Methods: The study included all adult patients who underwent first-time glioblastoma surgery in 2012-2013 and were treated by 1 of the 12 participating neurosurgical teams. Voxel-wise probability maps of tumor location, biopsy, and resection were constructed for each team to identify and compare patient treatment variations. Brain regions with different biopsy and resection results between teams were identified and analyzed for patient functional outcome and survival.

Results: The study cohort consisted of 1087 patients, of whom 363 underwent a biopsy and 724 a resection. Biopsy and resection decisions were generally comparable between teams, providing benchmarks for probability maps of resections and biopsies for glioblastoma. Differences in biopsy rates were identified for the right superior frontal gyrus and indicated variation in biopsy decisions. Differences in resection rates were identified for the left superior parietal lobule, indicating variations in resection decisions.

Conclusions: Probability maps of glioblastoma surgery enabled capture of clinical practice decisions and indicated that teams generally agreed on which region to biopsy or to resect. However, treatment variations reflecting clinical dilemmas were observed and pinpointed by using the probability maps, which could therefore be useful for quality-of-care discussions between surgical teams for patients with glioblastoma.
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http://dx.doi.org/10.3171/2020.11.JNS202897DOI Listing
July 2021

Glioblastoma Surgery Imaging-Reporting and Data System: Standardized Reporting of Tumor Volume, Location, and Resectability Based on Automated Segmentations.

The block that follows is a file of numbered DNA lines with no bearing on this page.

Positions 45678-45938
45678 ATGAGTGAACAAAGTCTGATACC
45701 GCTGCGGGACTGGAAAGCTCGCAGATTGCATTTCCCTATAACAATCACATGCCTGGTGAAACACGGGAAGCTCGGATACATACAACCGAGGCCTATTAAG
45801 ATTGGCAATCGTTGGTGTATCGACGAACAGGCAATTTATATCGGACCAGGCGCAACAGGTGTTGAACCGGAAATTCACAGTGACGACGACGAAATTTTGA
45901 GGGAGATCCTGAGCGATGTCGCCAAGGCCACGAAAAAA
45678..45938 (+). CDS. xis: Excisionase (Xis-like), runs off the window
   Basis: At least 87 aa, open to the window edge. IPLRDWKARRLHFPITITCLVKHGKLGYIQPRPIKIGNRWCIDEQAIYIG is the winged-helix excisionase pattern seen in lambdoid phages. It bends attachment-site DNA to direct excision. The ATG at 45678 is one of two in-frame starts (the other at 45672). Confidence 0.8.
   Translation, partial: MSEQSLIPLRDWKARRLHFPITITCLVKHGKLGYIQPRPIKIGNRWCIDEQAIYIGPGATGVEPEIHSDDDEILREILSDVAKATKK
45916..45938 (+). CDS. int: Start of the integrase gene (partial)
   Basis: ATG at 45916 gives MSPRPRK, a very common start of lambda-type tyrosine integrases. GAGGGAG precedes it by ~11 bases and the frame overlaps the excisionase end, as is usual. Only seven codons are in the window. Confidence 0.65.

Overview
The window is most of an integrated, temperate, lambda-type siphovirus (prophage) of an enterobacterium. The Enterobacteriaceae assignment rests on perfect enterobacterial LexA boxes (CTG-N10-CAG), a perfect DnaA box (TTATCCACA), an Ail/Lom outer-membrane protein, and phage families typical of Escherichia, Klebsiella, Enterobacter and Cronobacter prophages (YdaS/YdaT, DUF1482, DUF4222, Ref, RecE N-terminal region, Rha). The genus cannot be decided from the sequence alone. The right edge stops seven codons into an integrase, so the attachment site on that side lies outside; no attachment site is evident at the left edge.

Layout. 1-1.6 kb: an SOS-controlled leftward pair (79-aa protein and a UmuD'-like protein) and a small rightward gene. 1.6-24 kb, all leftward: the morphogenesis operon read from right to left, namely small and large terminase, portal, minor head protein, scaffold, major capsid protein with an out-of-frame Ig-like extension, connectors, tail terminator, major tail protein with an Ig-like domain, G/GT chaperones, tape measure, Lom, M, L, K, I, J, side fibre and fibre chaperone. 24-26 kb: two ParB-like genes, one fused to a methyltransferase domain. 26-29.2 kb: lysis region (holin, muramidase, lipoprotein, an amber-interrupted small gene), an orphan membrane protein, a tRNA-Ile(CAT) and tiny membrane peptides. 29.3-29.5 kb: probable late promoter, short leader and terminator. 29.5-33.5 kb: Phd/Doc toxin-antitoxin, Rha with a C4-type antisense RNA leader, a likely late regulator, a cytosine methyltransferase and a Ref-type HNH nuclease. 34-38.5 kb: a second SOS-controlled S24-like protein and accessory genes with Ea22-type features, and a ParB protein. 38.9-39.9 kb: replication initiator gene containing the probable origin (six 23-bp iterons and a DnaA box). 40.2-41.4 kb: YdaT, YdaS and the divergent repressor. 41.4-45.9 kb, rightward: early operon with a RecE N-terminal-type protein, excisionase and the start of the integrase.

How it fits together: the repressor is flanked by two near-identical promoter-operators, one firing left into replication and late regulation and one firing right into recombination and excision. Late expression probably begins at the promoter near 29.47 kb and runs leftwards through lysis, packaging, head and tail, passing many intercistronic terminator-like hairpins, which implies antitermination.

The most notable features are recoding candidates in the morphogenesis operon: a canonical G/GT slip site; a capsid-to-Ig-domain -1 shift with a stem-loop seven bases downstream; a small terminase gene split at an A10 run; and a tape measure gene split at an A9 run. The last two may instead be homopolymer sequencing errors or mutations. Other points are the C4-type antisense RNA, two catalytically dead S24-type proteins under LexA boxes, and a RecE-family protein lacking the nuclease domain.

Cancers (Basel) 2021 Jun 8;13(12). Epub 2021 Jun 8.

Department of Neurosurgery, Amsterdam University Medical Centers, Vrije Universiteit, 1081 HV Amsterdam, The Netherlands.

Treatment decisions for patients with presumed glioblastoma are based on tumor characteristics available from a preoperative MR scan. Tumor characteristics, including volume, location, and resectability, are often estimated or manually delineated. This process is time consuming and subjective. Hence, comparison across cohorts, trials, or registries are subject to assessment bias. In this study, we propose a standardized Glioblastoma Surgery Imaging Reporting and Data System (GSI-RADS) based on an automated method of tumor segmentation that provides standard reports on tumor features that are potentially relevant for glioblastoma surgery. As clinical validation, we determine the agreement in extracted tumor features between the automated method and the current standard of manual segmentations from routine clinical MR scans before treatment. In an observational consecutive cohort of 1596 adult patients with a first time surgery of a glioblastoma from 13 institutions, we segmented gadolinium-enhanced tumor parts both by a human rater and by an automated algorithm. Tumor features were extracted from segmentations of both methods and compared to assess differences, concordance, and equivalence. The laterality, contralateral infiltration, and the laterality indices were in excellent agreement. The native and normalized tumor volumes had excellent agreement, consistency, and equivalence. Multifocality, but not the number of foci, had good agreement and equivalence. The location profiles of cortical and subcortical structures were in excellent agreement. The expected residual tumor volumes and resectability indices had excellent agreement, consistency, and equivalence. Tumor probability maps were in good agreement. In conclusion, automated segmentations are in excellent agreement with manual segmentations and practically equivalent regarding tumor features that are potentially relevant for neurosurgical purposes. Standard GSI-RADS reports can be generated by open access software.
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http://dx.doi.org/10.3390/cancers13122854DOI Listing